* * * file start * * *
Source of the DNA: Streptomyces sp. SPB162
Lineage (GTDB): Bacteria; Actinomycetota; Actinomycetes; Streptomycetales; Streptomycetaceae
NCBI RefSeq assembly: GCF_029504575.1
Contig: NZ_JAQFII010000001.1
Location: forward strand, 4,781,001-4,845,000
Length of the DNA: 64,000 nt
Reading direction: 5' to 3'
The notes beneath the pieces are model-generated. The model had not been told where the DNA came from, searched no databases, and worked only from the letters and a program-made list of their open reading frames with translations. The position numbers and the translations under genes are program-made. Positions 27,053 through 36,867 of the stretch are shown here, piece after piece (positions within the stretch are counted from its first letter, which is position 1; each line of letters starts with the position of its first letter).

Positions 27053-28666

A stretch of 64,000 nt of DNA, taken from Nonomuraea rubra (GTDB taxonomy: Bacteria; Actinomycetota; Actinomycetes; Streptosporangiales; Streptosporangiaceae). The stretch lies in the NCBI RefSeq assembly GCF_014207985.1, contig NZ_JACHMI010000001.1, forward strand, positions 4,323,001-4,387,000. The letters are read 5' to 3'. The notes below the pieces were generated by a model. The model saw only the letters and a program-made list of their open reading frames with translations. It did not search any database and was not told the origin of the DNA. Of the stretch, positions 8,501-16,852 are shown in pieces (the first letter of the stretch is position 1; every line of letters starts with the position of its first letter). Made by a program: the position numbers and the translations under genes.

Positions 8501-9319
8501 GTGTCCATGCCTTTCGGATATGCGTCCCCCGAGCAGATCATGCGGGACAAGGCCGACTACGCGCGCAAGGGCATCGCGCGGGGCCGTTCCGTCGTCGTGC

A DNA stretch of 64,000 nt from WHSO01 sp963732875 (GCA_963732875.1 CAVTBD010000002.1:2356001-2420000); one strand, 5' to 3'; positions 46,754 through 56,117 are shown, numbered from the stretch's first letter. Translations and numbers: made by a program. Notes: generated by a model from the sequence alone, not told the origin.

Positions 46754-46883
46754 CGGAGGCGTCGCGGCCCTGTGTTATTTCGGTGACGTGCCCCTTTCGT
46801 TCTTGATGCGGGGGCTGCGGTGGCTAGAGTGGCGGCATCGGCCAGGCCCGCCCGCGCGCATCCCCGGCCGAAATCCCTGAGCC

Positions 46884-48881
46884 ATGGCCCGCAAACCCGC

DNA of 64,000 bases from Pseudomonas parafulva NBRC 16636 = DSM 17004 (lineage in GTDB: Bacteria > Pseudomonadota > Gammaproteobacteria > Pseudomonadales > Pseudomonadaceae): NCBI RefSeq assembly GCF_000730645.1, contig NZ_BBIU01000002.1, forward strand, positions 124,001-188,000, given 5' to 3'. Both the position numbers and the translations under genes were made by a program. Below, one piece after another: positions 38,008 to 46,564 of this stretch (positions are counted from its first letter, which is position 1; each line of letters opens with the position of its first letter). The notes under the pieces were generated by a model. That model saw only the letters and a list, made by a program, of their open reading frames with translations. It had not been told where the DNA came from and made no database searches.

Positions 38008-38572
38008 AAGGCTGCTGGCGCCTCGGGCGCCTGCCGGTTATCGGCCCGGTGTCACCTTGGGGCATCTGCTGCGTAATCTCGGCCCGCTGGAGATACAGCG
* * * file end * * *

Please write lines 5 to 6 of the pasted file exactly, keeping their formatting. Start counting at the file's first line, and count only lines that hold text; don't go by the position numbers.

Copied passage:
Location: forward strand, 4,781,001-4,845,000
Length of the DNA: 64,000 nt